InVixa and University of California, Davis sign licensing deal

InVixa is finalising its pre-clinical testing to progress its lead development candidate into human clinical testing. The company expects results from these pre-clinical studies in early 2021 to inform the planning of forthcoming human clinical trials later in 2021

InVixa has signed an exclusive licensing deal with the University of California, Davis. COVID-19 typically manifests as severe lung disease that can progress to acute respiratory failure. The deal provides InVixa with the rights to the intellectual property in order to commercialise inhaled statins for the treatment of COVID-19 and other viral-based respiratory diseases.

InVixa’s co-founder and Chief Medical Officer, Associate Professor Dr Amir A. Zeki, an expert in Pulmonary and Critical Care Medicine at UC Davis, said, “InVixa is developing inhaled statin therapies that could treat severe lung disease caused by COVID-19. Our initial focus will be to treat hospitalised patients to prevent progression to respiratory failure using our novel inhaled statin formulation. There is also longer-term potential to develop treatments for those with mild symptoms in the outpatient setting, as we currently do for influenza. We’re delighted to have a license with UC Davis given their commitment to fostering new discoveries and innovation, their ongoing support as a leading academic institution, and their dedication to improving health in our society particularly in the wake of this global pandemic.”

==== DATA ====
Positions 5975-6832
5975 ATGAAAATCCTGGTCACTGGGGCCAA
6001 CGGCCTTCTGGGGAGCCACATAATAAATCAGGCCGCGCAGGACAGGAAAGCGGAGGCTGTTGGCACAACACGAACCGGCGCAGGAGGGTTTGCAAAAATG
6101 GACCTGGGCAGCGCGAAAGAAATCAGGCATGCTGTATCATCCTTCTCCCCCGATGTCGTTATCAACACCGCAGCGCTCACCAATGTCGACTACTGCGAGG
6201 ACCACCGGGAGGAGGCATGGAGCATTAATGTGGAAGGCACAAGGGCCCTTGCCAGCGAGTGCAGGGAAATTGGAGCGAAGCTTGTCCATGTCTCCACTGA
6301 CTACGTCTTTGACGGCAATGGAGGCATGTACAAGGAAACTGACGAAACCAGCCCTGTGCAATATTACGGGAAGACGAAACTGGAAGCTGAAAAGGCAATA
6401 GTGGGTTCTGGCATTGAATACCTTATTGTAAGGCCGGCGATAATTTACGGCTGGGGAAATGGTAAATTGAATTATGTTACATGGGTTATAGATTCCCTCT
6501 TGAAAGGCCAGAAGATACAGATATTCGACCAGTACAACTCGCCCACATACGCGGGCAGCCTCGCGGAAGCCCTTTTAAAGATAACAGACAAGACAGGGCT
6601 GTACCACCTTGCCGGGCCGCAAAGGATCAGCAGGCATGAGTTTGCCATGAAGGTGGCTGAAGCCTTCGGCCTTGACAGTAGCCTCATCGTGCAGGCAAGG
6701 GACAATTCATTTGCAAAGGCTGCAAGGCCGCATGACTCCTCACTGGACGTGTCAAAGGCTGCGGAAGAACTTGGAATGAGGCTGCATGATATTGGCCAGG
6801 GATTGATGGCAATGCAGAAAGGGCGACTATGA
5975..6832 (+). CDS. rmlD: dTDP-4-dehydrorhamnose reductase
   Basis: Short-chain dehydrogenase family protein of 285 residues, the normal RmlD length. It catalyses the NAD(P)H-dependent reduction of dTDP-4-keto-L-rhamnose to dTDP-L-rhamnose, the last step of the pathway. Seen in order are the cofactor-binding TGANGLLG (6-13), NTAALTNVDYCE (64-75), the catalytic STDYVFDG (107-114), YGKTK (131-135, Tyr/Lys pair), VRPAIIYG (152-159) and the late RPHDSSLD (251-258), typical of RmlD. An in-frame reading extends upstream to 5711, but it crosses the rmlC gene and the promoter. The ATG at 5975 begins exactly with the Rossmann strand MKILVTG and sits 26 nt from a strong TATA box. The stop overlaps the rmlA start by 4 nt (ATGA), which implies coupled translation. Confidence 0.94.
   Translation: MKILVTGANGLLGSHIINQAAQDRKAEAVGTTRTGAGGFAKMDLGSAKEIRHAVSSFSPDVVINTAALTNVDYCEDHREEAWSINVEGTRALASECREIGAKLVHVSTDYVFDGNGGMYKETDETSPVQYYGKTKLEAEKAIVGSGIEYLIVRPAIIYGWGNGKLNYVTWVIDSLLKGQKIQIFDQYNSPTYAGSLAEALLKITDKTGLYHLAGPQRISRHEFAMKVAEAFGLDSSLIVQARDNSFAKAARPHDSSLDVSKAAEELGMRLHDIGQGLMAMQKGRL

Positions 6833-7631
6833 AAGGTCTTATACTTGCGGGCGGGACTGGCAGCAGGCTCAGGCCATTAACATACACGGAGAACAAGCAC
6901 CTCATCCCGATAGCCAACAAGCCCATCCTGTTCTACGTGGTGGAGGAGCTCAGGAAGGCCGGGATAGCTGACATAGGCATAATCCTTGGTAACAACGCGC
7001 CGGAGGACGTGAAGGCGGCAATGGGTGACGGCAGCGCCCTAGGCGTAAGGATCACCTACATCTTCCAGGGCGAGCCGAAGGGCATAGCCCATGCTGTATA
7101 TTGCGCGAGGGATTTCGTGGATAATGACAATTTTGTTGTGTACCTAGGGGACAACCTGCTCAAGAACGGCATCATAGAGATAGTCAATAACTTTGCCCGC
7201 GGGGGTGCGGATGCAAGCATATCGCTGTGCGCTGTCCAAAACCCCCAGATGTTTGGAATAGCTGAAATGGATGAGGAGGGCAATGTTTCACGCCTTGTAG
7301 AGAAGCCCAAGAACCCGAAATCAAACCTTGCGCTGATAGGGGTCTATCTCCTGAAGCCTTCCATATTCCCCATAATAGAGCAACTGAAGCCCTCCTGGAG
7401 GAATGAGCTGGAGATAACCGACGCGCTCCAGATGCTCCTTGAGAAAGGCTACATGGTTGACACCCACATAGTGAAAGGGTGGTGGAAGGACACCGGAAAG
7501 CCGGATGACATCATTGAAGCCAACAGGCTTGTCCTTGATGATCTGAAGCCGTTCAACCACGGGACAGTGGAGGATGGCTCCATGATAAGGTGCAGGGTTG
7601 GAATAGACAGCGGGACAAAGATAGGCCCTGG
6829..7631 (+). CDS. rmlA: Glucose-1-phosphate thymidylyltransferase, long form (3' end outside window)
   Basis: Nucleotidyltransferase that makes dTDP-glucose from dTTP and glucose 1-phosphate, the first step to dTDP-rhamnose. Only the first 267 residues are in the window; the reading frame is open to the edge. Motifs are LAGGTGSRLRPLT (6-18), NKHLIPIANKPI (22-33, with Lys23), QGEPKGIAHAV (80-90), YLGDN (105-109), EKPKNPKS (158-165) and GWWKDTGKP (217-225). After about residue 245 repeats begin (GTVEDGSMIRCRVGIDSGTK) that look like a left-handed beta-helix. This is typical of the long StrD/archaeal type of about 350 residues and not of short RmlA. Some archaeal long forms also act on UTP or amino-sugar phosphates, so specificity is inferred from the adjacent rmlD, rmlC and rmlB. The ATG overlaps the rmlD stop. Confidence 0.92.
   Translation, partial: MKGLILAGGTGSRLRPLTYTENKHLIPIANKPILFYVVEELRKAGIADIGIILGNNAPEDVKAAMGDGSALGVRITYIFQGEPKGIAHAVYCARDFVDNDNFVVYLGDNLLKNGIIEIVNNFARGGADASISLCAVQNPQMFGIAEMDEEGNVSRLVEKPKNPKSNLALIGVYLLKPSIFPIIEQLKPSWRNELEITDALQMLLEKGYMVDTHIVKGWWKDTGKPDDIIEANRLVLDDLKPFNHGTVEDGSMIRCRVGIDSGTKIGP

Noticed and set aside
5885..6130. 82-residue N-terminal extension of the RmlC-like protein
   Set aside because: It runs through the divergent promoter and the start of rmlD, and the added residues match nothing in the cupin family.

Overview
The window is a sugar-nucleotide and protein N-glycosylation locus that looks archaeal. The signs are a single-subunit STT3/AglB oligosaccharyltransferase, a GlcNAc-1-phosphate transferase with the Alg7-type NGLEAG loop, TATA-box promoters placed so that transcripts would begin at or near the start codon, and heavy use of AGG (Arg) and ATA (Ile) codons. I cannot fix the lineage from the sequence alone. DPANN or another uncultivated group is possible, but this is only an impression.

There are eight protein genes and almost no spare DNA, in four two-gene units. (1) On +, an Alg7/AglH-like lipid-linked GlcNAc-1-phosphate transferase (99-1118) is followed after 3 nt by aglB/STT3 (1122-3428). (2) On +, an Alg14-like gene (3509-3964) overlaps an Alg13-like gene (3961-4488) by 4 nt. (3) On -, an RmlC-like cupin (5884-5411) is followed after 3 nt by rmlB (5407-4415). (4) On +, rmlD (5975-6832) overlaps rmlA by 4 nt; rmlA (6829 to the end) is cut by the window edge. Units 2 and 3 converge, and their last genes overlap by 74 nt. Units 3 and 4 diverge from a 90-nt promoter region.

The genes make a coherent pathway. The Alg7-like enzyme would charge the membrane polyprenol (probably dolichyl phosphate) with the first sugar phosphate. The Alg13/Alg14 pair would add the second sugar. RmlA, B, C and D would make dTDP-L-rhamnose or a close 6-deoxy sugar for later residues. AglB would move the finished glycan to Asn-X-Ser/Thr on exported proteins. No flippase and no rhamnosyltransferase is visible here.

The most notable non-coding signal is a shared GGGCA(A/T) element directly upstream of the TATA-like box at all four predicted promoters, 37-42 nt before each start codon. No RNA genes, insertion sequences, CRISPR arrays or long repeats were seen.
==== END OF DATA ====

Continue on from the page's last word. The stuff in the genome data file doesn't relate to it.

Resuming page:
David Lubarsky, Vice Chancellor for Human Health Sciences and CEO of UC Davis Health, said: “This is another excellent example of leveraging UC Davis Health’s scientific resources and entrepreneurial spirit to explore solutions for crucial health care needs. I applaud Dr. Zeki and his team for pursuing novel approaches based on their direct clinical experiences and research. There is a tremendous need to help patients facing respiratory failure, which has been the leading cause of mortality for patients with COVID-19.”

Given that oral statins are one of the most widely prescribed drugs in the world with extensive safety data available, InVixa’s inhaled product has a rapid route to market with label expansion opportunities.

The technology is based on using statins delivered using inhalation devices, rather than swallowing a pill, to get the drug directly into the nose and lungs. The company says this method is more effective and efficient to treat the respiratory illness caused by SARS-CoV-2.

Statins inhibit the mevalonate pathway, a fundamental metabolic cascade that is involved in numerous pathological processes in the body. By blocking this pathway in part, inhaled statins are predicted to dampen lung inflammation and reduce COVID-19 disease severity.